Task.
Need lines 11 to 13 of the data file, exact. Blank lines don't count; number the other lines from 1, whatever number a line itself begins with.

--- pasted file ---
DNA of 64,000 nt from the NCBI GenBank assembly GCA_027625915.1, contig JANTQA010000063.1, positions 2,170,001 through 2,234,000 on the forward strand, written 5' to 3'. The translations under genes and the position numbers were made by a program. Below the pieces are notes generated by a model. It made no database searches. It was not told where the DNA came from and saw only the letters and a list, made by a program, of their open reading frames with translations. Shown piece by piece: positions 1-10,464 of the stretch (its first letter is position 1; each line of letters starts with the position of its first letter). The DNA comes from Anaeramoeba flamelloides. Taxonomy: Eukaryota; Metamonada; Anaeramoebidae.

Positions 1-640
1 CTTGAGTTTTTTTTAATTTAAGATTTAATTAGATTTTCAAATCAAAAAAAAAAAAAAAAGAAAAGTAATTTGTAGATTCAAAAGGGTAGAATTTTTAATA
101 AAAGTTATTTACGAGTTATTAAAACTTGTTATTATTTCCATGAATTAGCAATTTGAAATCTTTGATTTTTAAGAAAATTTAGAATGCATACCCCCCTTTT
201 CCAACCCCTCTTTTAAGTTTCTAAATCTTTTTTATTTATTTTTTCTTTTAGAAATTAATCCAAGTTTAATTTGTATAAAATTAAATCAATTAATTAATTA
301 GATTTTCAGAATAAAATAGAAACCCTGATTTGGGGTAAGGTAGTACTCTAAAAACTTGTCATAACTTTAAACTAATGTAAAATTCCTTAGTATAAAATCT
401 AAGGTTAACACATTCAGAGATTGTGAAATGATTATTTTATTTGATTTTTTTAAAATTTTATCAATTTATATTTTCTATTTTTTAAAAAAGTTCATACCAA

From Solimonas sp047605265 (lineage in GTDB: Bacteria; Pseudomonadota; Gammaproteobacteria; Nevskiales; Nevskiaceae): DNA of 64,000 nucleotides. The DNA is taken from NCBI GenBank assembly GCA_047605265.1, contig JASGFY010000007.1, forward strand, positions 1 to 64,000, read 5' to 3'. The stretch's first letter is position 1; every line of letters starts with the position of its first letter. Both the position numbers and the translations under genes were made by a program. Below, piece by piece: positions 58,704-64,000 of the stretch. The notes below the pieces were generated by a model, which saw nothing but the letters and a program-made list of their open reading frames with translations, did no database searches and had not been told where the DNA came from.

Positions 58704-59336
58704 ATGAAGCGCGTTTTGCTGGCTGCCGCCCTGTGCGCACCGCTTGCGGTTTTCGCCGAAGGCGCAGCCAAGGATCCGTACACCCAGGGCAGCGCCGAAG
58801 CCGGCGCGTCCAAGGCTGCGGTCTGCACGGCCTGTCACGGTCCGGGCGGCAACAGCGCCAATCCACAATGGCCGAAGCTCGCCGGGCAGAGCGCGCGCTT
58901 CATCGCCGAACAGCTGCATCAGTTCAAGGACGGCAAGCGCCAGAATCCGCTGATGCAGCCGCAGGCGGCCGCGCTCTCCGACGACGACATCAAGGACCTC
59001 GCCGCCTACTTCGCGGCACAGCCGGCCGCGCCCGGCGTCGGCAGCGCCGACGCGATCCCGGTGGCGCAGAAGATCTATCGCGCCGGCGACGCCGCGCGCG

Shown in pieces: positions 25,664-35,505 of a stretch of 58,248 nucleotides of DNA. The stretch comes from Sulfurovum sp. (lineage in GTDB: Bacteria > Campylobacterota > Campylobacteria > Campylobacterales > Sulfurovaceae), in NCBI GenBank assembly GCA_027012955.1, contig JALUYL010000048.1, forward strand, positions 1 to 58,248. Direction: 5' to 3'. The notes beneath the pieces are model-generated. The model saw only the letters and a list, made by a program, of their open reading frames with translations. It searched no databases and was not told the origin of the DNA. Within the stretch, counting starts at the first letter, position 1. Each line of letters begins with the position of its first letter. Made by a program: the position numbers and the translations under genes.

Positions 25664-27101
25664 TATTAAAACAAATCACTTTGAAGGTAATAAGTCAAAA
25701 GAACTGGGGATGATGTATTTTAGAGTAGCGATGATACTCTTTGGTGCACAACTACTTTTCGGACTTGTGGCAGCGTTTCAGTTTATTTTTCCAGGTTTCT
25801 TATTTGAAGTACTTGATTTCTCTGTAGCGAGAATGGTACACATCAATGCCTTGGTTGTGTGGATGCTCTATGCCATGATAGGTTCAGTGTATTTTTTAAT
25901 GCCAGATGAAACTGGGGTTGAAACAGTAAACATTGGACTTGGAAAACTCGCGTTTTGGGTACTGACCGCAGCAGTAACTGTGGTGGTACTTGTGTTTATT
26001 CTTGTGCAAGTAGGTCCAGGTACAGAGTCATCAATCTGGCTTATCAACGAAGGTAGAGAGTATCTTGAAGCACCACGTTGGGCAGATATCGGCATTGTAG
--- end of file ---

58801 CCGGCGCGTCCAAGGCTGCGGTCTGCACGGCCTGTCACGGTCCGGGCGGCAACAGCGCCAATCCACAATGGCCGAAGCTCGCCGGGCAGAGCGCGCGCTT
58901 CATCGCCGAACAGCTGCATCAGTTCAAGGACGGCAAGCGCCAGAATCCGCTGATGCAGCCGCAGGCGGCCGCGCTCTCCGACGACGACATCAAGGACCTC
59001 GCCGCCTACTTCGCGGCACAGCCGGCCGCGCCCGGCGTCGGCAGCGCCGACGCGATCCCGGTGGCGCAGAAGATCTATCGCGCCGGCGACGCCGCGCGCG